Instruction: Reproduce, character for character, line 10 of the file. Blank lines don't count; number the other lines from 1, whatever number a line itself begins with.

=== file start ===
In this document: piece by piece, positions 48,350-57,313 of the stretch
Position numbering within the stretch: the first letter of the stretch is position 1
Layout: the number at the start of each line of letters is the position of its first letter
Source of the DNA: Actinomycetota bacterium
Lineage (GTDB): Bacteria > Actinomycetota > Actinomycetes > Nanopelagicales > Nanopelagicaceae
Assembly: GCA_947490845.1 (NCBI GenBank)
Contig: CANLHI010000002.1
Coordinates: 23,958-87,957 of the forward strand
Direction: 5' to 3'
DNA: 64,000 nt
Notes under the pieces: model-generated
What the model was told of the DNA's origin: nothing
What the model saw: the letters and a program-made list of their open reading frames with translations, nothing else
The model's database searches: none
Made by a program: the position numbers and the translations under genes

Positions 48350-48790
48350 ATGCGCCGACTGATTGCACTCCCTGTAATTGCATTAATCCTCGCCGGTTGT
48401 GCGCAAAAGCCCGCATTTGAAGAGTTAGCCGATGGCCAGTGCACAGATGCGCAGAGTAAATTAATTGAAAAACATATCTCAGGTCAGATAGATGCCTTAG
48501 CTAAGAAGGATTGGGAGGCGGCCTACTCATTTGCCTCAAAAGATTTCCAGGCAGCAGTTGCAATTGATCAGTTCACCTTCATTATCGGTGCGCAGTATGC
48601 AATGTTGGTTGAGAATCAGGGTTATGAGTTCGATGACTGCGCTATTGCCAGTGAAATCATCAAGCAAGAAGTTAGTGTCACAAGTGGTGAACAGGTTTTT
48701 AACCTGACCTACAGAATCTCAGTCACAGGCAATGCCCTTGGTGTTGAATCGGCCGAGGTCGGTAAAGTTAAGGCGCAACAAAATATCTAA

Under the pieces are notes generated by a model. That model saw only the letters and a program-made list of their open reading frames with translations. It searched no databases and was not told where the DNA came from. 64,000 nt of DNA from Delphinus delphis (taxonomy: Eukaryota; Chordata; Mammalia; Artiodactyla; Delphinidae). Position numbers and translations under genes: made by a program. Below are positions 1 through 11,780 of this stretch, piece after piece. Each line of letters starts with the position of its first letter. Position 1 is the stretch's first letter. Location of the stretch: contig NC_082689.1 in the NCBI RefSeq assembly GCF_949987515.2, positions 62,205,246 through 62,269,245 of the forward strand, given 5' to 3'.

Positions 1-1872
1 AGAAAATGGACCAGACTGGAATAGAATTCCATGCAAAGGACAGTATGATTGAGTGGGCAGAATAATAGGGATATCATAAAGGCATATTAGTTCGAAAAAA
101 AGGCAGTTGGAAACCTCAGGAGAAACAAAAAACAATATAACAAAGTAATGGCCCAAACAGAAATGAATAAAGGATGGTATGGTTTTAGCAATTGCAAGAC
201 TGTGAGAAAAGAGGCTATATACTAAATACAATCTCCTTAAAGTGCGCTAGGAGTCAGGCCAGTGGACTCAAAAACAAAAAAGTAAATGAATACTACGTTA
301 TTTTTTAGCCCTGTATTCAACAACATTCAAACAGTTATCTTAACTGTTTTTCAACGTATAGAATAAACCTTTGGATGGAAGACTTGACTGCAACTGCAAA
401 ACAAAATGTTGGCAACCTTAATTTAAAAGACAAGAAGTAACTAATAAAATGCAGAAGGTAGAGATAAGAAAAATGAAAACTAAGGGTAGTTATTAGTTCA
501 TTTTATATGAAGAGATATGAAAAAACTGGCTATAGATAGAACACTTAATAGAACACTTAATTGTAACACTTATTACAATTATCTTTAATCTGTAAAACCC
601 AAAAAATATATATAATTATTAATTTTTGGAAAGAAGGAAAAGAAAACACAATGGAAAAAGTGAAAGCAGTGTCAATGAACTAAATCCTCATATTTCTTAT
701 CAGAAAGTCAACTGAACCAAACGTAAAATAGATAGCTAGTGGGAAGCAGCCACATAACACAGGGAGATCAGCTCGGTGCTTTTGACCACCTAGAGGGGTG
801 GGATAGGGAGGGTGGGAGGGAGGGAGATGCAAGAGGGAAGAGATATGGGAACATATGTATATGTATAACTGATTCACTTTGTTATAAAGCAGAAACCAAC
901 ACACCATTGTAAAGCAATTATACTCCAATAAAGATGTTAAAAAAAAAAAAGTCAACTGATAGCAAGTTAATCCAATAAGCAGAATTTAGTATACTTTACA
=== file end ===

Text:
DNA: 64,000 nt